by Roy A. Meals
A lively, illustrated exploration of the 500-million-year history of bone, a touchstone for understanding vertebrate life and human culture.
Human bone is versatile and entirely unique: it repairs itself without scarring, it’s lightweight but responds to stresses, and it’s durable enough to survive for millennia. In Bones, orthopedic surgeon Roy A. Meals explores and extols this amazing material that both supports and records vertebrate life.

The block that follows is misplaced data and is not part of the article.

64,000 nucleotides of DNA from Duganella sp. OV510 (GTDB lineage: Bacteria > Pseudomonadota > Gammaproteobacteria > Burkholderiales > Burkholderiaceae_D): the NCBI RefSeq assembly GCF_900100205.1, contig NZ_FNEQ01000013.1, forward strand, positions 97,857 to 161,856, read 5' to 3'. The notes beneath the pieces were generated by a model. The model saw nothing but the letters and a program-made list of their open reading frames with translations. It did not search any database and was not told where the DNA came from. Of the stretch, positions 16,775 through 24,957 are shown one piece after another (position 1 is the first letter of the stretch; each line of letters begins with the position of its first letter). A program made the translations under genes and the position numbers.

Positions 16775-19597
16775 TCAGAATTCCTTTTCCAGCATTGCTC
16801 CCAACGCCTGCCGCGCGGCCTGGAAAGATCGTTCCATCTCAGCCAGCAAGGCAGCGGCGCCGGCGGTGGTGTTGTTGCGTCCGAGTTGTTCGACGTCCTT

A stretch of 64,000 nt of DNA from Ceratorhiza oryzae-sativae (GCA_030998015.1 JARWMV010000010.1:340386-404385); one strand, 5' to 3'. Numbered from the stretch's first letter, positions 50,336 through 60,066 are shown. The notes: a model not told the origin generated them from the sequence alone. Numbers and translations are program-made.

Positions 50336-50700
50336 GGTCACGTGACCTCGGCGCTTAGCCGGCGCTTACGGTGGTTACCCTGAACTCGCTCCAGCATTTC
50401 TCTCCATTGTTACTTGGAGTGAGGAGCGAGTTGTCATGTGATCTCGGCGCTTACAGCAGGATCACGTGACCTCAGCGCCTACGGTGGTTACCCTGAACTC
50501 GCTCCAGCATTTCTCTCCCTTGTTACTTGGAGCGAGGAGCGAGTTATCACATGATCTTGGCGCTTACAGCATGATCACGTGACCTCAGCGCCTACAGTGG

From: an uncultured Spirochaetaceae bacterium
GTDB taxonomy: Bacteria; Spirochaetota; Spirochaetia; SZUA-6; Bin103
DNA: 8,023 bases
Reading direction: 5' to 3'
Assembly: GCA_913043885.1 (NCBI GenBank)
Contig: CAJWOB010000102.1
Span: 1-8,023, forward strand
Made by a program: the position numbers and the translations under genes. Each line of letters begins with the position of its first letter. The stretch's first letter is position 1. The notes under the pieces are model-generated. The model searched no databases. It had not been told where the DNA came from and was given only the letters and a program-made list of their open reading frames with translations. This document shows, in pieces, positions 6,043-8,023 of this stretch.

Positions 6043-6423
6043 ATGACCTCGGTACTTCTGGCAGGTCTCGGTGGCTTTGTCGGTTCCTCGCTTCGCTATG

Inside the body, bone proves itself the world’s best building material. Meals examines the biological makeup of bones; demystifies how they grow, break, and heal; and compares the particulars of human bone to variations throughout the animal kingdom. In engaging and clear prose, he debunks familiar myths―humans don’t have exactly 206 bones―and illustrates common bone diseases, like osteoporosis and arthritis, and their treatments. Along the way, he highlights the medical innovations―from the first X-rays to advanced operative techniques―that enhance our lives and introduces the giants of orthopedic surgery who developed them.